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Columbia’s CCP: A Case Study

deliberately building all its housing with brick siding to increase its attrac- tiveness and longevity and to keep maintenance low. The church then agreed to use similar brick. The result is a lovely inner city neighborhood with a vi- brant, warm, and open church at its core.

Three other churches are rebuilding in Eau Claire. One of these is rebuilding not only the large main church building but a free-standing new gymnasium as well. The pastor of this church, the Progressive Church, was quite ex-

plicit: “If you want attract them to the

pastor

said:

“We

to deal with the spiritual problems of youths, you have to

church. A gym is simply a could have moved out to

necessity to do so.” The I-77 (the expressway).

same We

wouldn’t fulfilling

have had to worry our ministry. Our

about crime. But staying in the city is a way of ministry is not just to the well; it is to those who

need it the most.” church is not just a

Another minister makes a similar point by saying, “The social club that we dress up for every Sunday,” and, “Let’s

not

talk

about

those

people

‘out

there’,

unless

we’re

willing

to

go

out

and

minister to them.” His cent to the church. One other, church offices.

church has acquired two apartment buildings adja- is being used to house elderly parishioners, and the

One elderly minister related the difficulties his church was having in pur- chasing property in Eau Claire to build housing for elderly parishioners— they had the money, but some of the owners of dilapidated properties were un- willing to sell. When the pastor contacted city officials about the problem, they acted decisively and condemned the problem property. The church now has control over the lots they desired, including a former liquor store, and plans for the elderly housing continue.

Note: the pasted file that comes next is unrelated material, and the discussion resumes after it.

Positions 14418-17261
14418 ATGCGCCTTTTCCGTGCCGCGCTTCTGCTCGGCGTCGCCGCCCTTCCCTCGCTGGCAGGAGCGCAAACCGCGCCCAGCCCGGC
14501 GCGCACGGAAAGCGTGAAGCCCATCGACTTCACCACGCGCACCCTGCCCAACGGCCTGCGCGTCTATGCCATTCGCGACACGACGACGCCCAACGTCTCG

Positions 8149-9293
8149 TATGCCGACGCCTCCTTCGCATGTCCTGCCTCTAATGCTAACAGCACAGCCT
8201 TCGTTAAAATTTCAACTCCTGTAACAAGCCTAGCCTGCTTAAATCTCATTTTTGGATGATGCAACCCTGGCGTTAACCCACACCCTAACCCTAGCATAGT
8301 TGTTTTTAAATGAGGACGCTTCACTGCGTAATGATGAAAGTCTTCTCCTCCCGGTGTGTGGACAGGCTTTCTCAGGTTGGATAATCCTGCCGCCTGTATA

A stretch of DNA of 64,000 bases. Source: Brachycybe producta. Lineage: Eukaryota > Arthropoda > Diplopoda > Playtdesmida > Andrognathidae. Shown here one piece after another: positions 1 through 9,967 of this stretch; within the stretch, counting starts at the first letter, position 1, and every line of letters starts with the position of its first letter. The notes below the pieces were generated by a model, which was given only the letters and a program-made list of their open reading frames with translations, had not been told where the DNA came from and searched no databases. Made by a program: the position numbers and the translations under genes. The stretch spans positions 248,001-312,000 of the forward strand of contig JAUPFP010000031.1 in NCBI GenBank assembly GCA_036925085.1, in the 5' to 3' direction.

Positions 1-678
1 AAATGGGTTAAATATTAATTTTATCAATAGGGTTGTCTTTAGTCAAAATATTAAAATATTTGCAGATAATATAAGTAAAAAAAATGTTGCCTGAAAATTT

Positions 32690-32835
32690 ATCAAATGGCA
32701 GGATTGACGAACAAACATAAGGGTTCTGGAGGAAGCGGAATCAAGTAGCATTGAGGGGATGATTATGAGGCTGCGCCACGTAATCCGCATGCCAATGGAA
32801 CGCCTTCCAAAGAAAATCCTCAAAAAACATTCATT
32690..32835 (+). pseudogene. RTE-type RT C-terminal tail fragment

Churches have decided to address, as their clergy put it, the “soul” of Eau Claire. The theology behind this mission is best captured by the name of an interdenominational group called “Shalom”—a term which, according to the clergy with whom I spoke, does not merely signify peace, but also harmony and wholeness—the goals of the greater church (defined here as a people not as a place) in Eau Claire. Its mission statement reads:

The Eau Claire Community of Shalom will work collaboratively with all groups (including neighborhood associations, clubs, schools, businesses, corporations, non-profits, and governments) who desire to serve the needs of the community and seek a spe- cial partnership with the other community churches, syna- gogues, mosques and temples to arrest and reverse the further physical and emotional deterioration of our community.

Shalom was created during the 1960s and from its inception had a social agenda consistent with its title. This coalition of clergy, white and black, ex- posed early redlining, discrimination, and other housing and development practices that had begun to tear Eau Claire apart, threatening its existence

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